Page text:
The family of the late MDC-T leader, Mr Morgan Tsvangirai, yesterday defended their ill treatment of the deceased's widow, Ms Elizabeth Macheka, saying the politician was a polygamist.
The family said Ms Macheka was, therefore, not expected to "monopolise Mr Tsvangirai's funeral".
In an interview, Mr Tsvangirai's brother, Manase, said they were bound to give recognition to all families, whose daughters were married to the opposition leader.
Mr Tsvangirai was married to Susan Mhundwa, who died in a car crash in 2009 and they had six children.
He sired four other children with two different women before his latest marriage to Ms Macheka.
His family yesterday recognised the Mhundwa family and gave them two slots to speak, while the Machekas did not deliver a speech and were rarely mentioned.
Ms Macheka had been playing a peripheral role since the death of her husband, as she had to travel by road to Buhera, while Mr Tsvangirai's close relatives used helicopters provided by Government to ferry his body from Harare.
Manase said it was a cultural practice that a deceased's mother played an equally central role at a funeral, hence Mr Tsvangirai's mother, Gogo Lydia Chibwe Tsvangirai's active participation during the funeral wake.
"We have to treat all these wives equally," said Manase. "Maiguru Elizabeth was with the body from South Africa to Harare, naturally one has to give others a chance.
"When we were preparing to depart from One Commando to Buhera for the burial, we were asked to provide four people to accompany the body and it followed that she had to give others a chance and that is why she travelled by road. It had nothing to do with allegations of ill-treating her.
"When she came here last night, we gave her a room to sleep in and what better recognition do you expect, and she was quite happy. If you have three wives, for example, and even if one dies, that symbolic union cannot be taken away, particularly when there are children and when lobola was paid. If you do not agree with my interpretation we can ask any elder around."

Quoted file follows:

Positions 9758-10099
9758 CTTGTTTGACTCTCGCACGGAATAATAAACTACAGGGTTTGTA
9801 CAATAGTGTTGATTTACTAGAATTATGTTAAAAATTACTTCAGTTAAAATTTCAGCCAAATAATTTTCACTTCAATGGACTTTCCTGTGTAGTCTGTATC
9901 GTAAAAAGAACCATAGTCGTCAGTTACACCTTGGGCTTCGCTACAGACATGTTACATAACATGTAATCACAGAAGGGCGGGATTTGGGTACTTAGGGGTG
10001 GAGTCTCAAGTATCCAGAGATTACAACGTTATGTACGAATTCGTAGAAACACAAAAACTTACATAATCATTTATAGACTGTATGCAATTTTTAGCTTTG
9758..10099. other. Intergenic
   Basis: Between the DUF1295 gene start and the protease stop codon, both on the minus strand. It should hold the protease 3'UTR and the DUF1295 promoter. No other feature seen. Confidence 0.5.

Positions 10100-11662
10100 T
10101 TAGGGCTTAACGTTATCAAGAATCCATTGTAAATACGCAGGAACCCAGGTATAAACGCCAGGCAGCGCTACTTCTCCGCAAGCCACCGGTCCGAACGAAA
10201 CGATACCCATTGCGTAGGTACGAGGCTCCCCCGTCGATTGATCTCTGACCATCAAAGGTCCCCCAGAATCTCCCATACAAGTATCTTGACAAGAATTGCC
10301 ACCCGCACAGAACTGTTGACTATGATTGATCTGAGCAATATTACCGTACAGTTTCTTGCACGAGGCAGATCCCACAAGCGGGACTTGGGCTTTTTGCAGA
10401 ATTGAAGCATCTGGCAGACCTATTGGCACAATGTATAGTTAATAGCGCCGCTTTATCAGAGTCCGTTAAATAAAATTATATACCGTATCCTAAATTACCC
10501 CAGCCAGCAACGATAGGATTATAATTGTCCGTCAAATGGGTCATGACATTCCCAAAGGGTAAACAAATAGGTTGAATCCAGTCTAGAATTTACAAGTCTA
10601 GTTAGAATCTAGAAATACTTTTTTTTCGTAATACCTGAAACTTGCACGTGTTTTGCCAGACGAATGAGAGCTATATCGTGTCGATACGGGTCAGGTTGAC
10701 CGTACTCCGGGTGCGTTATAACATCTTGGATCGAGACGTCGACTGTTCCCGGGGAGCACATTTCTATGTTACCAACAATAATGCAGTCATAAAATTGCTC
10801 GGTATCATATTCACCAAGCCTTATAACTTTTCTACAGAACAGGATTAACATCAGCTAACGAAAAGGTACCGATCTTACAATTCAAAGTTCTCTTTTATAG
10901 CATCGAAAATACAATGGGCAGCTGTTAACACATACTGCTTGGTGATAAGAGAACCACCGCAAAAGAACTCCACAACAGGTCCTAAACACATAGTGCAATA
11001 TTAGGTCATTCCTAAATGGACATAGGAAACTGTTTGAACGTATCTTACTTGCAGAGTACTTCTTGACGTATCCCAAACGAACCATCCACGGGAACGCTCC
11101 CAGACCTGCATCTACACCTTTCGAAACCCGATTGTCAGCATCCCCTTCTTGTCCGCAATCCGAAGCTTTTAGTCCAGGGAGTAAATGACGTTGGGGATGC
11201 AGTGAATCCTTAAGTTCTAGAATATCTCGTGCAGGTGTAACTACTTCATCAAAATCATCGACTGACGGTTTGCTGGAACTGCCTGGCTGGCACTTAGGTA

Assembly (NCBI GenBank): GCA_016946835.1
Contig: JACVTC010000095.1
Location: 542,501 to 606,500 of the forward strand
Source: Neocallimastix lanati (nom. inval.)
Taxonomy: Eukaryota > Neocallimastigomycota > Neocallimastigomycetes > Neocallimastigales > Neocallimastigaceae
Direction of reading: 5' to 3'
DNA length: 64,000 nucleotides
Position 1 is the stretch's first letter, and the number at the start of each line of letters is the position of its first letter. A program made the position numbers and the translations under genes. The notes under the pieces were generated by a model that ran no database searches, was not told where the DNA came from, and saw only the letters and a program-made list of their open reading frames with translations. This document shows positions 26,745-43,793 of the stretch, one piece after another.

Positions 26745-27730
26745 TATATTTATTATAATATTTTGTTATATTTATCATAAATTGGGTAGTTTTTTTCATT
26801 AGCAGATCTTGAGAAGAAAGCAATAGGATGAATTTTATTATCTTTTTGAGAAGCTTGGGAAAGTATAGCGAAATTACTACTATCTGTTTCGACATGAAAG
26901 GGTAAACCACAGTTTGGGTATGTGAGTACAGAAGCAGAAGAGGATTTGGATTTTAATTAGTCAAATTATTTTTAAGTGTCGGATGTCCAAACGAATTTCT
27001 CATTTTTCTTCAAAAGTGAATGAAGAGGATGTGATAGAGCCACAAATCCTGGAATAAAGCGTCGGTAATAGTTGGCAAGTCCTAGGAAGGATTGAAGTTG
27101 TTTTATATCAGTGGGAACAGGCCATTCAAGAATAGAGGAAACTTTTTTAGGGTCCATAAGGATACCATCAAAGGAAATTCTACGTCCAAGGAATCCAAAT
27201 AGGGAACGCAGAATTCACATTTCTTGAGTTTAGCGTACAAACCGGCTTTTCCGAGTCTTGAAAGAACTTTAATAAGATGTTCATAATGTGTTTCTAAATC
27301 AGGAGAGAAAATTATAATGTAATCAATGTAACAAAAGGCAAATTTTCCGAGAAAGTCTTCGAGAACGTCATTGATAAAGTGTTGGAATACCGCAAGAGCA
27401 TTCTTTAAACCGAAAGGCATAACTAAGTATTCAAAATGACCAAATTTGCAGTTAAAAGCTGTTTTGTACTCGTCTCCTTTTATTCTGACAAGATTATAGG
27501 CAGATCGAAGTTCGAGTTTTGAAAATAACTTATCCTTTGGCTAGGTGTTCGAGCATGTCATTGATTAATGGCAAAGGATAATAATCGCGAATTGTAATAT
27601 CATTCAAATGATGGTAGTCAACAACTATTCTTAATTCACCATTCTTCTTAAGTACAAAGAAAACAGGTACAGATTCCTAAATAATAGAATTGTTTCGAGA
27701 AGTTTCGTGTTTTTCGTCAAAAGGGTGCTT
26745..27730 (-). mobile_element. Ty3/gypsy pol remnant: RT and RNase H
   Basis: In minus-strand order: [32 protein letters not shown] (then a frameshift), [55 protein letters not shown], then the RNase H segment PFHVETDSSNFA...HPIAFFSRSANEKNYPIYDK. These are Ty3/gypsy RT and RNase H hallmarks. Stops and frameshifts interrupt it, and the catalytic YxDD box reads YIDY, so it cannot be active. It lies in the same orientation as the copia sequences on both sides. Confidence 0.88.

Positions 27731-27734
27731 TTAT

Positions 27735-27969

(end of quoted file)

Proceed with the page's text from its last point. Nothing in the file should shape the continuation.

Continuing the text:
During burial proceedings yesterday, Manase made a veiled attack on MDC-T co-vice president Advocate Nelson Chamisa.
"It is people who vote you into office," he said. "It is not right to treat people like waste."
Manase launched a scathing attack on the media for interviewing his mother while she was mourning.
Speaking at the same occasion, zanu-pf national chairperson Cde Oppah Muchinguri-Kashiri described Mr Tsvangirai as a good leader.
"Good works speak for themselves and this is evidenced by the huge crowd in attendance here," said Cde Muchinguri-Kashiri, who was accompanied by Minister of State for Manicaland Provincial Affairs Cde Monica Mutsvangwa.
In his speech, Adv Chamisa said he would soon convene special meetings to determine the party's future.
"We do not want a lot of noise in the cockpit," he said. "Some people are talking of convening an extraordinary congress. We must first go to the people to hear what they want."
Adv Chamisa expressed confidence that he was going to win this year's general elections, saying if he failed to register a victory he would retire from politics.
Other people who spoke included Kenyan opposition leader, Mr Raila Odinga, National People's Party president, Dr Joice Mujuru and former deputy Prime Minister in the Inclusive Government Professor Arthur Mutambara.
Several diplomats from Western countries also attended the funeral.